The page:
By 1752 Baltimore Town was lucky enough to have a school, not as common an occurrence in towns south of Philadelphia as it was further north, especially in New England. Scharf wrote that the school was located at South and Water Streets and was kept by Mr. James Gardner. Either the demand for education was greater than Mr. Gardner could meet or something caused the need for a new teacher. In February and March 1752, the Maryland Gazette ran a notice: "Wanted Person of a good sober Character, who understands Teaching English, Writing, and Arithmetic, and will undertake a School. Such a Person well recommended, will meet with very good Encouragement from the Inhabitants of Baltimore Town." Any school in Baltimore during this period would have been limited to white children whose parents were able to pay tuition sufficient to support the teacher and maintain the building.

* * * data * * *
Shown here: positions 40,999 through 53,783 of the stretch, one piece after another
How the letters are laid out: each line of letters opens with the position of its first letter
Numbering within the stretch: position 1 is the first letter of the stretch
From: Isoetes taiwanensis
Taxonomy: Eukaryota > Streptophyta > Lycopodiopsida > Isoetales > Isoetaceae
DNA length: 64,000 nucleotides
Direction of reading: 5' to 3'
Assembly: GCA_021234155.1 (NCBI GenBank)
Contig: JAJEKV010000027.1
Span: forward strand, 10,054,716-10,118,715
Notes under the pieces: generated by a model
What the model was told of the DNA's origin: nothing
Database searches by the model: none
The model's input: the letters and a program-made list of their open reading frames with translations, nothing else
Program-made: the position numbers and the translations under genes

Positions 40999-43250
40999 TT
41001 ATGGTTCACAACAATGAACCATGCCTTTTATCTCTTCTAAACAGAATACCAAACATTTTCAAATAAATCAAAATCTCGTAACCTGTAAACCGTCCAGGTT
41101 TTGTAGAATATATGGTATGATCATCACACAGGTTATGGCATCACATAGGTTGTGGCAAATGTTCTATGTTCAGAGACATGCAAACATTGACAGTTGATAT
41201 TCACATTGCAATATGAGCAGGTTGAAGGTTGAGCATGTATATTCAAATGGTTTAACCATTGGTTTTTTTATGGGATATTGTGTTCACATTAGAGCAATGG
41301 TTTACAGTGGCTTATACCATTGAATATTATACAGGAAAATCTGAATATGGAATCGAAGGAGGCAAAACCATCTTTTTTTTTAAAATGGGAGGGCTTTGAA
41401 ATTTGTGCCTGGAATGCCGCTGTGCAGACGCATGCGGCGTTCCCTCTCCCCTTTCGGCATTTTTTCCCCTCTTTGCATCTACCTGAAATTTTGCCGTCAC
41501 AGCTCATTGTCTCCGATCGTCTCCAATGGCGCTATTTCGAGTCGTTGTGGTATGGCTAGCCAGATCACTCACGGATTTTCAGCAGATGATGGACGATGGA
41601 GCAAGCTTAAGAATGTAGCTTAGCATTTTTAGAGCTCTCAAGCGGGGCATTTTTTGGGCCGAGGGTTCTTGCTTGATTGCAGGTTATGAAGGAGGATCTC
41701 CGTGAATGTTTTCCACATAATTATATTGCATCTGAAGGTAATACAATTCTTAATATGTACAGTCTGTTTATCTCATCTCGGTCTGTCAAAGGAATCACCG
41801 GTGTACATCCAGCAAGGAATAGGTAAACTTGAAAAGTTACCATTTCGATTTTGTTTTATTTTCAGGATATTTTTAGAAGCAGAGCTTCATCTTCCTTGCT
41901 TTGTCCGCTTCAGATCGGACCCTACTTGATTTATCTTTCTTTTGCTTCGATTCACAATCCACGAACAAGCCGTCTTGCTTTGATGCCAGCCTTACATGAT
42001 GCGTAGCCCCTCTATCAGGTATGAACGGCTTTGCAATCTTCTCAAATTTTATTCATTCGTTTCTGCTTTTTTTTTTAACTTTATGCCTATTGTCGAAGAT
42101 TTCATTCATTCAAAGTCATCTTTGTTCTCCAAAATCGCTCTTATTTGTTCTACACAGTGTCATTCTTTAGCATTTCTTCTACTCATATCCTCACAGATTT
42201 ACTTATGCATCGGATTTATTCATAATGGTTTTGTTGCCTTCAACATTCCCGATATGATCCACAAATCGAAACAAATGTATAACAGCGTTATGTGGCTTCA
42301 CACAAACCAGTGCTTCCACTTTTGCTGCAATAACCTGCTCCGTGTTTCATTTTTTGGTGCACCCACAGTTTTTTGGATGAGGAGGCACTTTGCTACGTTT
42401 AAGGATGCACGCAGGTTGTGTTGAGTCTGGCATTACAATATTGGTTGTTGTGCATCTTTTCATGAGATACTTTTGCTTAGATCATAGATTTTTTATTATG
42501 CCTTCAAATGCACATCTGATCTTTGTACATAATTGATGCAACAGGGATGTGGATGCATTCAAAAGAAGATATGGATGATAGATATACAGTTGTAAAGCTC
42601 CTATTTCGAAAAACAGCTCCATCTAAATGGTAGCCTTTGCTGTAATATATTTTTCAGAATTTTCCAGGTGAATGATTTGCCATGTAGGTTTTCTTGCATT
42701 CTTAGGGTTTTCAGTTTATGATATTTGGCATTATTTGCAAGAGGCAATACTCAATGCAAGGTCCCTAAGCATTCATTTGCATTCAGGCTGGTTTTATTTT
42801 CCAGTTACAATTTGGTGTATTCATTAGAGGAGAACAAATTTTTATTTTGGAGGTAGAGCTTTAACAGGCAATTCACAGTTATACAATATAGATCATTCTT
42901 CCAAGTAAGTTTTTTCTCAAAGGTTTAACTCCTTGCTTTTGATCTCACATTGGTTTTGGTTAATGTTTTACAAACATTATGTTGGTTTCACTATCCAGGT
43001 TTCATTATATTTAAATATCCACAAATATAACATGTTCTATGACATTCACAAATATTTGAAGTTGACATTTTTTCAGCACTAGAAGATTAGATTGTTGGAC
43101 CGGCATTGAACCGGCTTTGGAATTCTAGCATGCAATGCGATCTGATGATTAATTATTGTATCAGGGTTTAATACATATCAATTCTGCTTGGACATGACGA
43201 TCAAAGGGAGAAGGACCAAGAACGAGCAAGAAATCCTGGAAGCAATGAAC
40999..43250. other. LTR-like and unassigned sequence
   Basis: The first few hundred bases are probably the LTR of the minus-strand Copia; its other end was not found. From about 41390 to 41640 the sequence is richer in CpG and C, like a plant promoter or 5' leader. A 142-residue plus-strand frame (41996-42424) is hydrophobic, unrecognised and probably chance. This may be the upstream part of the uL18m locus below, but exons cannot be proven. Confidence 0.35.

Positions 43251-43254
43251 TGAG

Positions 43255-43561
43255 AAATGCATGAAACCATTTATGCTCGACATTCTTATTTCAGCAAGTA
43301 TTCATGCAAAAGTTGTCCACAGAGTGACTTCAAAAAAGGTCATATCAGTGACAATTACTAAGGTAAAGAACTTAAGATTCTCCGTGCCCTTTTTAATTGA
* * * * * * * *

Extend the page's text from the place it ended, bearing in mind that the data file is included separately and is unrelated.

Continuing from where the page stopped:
In 1752, Baltimore seemed little different from many small colonial towns with a church, a school, several taverns, and craft shops increasing as rapidly as the population could support them. The difference is that Baltimore grew into a city while hundreds of others remained small towns or faded into oblivion. The colonial towns that did succeed, like Philadelphia, New York, Boston and Baltimore, shared several characteristics. Their wealth was based on trade. All were situated on good natural harbors. All drew on productive hinterlands to which good access was established early. And all enjoyed the leadership of a group of merchants and other citizens who recognized the potential and knew how to make it work, for their own profit as well as that of the town as a whole. This mercantile leadership in Baltimore represented both descendants of early settlers and new immigrants. Some began with money, some with just a skill and an idea. The town and the surrounding countryside depended on each other for their growth. The hinterland produced the raw products which were either transformed into some saleable item or taken into town for shipment to another colony or to England. The countryside also provided a market for manufactured goods imported by the town's merchants and goods and services sold by its craftsmen and business people.